This post was contributed by Hirshhorn Museum and Sculpture Garden Library intern Marisa Herandez. The Smithsonian Libraries celebrates its 50th Anniversary with a year-long series of festivities and I remain more »
Tag: Adopt A Book
This extremely rare 1940 trade catalog the Cooper-Hewitt Smithsonian Design Museum Library, Katalog farforu fa︠i︡ansu i maĭoliky, represents the production of not any one company. It is the output of 10 state-owned ceramics factories all over the Ukraine in small towns and villages, after industry was nationalized in 1918. This is a primary source document for the decorative arts and for studying the material culture and political history of the Ukraine and the former Soviet Union.
On November 7, we invite you to join us for an evening celebrating the scintillating collection of Cooper Hewitt, Smithsonian Design Library at our Adopt-a-Book event in New York City. Cooper Hewitt, Smithsonian Design Library is the nation’s premiere resource for books, trade catalogs, serials, pictures, and archival material on design and decorative arts from the Renaissance to the present. The Library features more than 8,000 rare treasures.
Principles of Beauty Relative to the Human Head by Alexander Cozens was published in 1778 by James Dixwell in London. It is a large book measuring 55 by 38 centimeters (21.5 by 15 inches) and is part of the American Art and Portrait Gallery Library collection. It came to the Book Conservation Lab as part of Smithsonian Libraries Adopt-a-Book program.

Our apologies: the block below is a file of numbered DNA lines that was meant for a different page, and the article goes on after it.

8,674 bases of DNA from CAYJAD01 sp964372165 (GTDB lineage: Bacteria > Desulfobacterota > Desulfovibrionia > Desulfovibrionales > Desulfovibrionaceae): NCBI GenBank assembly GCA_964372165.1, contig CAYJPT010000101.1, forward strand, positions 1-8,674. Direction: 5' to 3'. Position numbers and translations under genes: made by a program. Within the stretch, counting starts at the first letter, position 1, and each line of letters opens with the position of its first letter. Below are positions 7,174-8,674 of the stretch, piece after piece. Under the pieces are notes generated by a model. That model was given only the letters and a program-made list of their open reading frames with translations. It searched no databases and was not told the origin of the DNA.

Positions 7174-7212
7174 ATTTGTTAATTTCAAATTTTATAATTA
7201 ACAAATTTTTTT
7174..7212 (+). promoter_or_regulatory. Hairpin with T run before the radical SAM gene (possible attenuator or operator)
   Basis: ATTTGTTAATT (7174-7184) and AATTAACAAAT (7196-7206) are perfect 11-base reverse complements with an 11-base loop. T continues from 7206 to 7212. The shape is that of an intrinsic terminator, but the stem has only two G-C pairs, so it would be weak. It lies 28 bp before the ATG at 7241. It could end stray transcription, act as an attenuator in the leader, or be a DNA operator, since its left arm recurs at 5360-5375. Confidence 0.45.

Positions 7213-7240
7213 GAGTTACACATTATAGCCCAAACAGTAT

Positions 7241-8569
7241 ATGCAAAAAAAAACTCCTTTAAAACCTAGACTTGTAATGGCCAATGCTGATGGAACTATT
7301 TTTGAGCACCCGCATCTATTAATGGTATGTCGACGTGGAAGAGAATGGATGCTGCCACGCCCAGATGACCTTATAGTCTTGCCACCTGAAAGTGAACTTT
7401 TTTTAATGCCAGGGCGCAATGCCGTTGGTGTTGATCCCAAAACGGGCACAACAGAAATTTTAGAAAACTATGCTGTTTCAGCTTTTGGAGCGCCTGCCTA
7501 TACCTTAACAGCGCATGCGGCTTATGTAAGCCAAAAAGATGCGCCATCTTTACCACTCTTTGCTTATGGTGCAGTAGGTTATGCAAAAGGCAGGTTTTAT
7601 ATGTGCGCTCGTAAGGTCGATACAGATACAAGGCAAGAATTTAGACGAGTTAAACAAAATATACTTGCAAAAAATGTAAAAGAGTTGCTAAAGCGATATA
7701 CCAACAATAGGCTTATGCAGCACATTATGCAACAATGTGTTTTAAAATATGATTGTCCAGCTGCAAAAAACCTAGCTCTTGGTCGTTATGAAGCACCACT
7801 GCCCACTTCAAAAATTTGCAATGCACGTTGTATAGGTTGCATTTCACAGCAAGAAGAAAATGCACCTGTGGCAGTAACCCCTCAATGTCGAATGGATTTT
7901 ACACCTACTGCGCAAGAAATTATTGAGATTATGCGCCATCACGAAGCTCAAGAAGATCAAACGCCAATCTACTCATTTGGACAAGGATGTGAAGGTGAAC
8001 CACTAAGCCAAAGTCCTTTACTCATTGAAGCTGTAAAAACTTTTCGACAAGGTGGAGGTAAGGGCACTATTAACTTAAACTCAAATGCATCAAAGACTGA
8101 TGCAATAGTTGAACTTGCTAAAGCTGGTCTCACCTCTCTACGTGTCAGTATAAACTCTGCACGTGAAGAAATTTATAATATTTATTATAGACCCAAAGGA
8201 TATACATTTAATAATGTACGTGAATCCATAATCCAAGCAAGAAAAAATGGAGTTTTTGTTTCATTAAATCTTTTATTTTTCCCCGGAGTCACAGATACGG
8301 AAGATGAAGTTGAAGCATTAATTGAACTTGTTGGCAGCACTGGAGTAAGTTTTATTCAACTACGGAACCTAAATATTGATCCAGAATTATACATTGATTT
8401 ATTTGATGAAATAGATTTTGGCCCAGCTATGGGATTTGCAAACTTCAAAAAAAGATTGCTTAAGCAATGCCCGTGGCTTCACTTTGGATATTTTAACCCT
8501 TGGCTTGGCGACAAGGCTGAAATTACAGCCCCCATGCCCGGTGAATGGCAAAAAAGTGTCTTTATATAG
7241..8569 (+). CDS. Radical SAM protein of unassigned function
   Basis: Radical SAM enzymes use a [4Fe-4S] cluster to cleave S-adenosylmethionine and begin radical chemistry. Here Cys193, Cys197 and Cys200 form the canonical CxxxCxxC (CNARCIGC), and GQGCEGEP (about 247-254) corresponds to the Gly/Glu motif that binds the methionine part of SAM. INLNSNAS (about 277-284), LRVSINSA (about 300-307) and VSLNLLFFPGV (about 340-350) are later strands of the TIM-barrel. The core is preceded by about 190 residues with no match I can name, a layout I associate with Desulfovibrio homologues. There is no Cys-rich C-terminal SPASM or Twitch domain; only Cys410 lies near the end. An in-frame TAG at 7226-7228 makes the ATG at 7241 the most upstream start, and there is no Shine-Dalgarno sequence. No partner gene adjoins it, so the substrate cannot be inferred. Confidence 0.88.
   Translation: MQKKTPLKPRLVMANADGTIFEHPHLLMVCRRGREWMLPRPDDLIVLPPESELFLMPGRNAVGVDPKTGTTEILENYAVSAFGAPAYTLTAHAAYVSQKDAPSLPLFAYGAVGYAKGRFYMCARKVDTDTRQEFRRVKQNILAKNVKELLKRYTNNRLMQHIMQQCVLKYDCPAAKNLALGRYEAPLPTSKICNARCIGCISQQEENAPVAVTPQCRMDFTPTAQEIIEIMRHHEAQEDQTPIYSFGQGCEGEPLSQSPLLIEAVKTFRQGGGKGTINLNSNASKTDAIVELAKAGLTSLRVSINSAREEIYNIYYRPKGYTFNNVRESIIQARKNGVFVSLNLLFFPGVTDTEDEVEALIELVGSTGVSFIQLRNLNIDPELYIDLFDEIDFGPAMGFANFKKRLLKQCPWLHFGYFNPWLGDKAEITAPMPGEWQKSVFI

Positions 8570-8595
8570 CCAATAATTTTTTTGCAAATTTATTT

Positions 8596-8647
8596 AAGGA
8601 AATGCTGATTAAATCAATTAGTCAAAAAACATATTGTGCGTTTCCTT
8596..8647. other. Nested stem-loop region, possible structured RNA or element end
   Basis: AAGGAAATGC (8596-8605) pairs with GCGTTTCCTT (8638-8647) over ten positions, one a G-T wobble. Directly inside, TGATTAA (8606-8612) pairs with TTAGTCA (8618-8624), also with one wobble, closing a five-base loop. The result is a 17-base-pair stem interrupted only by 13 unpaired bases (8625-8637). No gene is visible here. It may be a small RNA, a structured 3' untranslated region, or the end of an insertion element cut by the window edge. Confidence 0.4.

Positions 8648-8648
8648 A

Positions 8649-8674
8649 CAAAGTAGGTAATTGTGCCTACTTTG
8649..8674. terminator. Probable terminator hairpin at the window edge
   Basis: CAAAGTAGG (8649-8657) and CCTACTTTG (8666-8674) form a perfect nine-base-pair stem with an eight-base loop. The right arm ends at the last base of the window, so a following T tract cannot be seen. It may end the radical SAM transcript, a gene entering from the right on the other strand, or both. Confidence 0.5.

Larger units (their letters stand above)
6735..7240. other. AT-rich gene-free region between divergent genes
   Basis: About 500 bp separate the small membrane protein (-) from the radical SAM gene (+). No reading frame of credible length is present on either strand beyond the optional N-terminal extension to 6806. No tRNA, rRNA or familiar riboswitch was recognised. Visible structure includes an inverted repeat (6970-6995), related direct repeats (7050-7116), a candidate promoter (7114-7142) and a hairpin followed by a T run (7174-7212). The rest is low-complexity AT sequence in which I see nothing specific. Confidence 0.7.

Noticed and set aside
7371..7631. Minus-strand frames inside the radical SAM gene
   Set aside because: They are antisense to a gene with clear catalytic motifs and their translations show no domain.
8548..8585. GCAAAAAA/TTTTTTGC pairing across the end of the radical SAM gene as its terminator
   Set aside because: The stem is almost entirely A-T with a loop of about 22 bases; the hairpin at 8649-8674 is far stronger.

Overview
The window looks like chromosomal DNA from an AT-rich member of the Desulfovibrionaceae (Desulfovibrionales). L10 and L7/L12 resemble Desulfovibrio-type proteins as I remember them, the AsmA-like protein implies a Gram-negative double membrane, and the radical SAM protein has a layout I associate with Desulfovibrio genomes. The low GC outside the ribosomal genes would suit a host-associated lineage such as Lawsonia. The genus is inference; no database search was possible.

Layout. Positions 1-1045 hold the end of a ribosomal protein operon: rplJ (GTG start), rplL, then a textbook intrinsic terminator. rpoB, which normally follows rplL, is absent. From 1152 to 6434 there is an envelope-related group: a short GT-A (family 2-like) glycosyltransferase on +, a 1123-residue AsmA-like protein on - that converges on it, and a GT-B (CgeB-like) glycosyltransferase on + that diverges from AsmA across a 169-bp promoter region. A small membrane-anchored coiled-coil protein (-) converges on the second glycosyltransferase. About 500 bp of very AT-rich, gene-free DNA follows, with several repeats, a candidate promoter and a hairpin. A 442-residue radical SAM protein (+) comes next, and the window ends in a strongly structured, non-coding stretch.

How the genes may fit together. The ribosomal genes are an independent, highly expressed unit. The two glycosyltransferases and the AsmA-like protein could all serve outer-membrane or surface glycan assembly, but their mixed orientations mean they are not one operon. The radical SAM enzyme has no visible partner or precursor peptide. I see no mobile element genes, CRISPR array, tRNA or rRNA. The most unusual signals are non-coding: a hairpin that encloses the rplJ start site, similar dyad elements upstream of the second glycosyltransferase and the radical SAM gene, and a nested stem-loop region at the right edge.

The content includes printed drawings of women’s heads and their various facial features. For example, there is one page dedicated to different shaped eyes and another dedicated to different shaped noses. The final 17 pages are especially impressive. They are printed with different shaped women’s faces shown in profile without hair. There are 17 tissue paper overlays each printed with a different hairstyle that can be placed over the pages of the women’s heads, allowing the reader to compare hairstyles to see how they look on different shaped faces. It is amusing to see something being done in a book in the 18th century that can still be done on your smartphone today.
“PANIC STRICKEN MULTITUDE FACING SURE DEATH! HUNDREDS WERE DOOMED TO WATERY GRAVES! TERRIBLE HORROR OF THE BRINY DEEP!” Look no further than the title page of the “Memorial Edition” more »
While at the Smithsonian Libraries Research Annex (SLRA) during the second week of my Smithsonian Libraries internship, I was asked to select and research texts in SLRA’s collection for the Adopt-a-Book Program. Adopt-a-Book is an opportunity for bibliophiles to “adopt” a book from one of the Smithsonian Libraries’ twenty-one branches, granting them acknowledgement through a virtual bookplate in the SIL online catalog, SIRIS. Potential donors can view the books up for adoption on the Libraries website, along with a brief history and description of each. In addition to generating revenue, Adopt-a-Book is a great way to tell and preserve the stories of physical texts; as I quickly discovered, each book has a unique, often untapped past.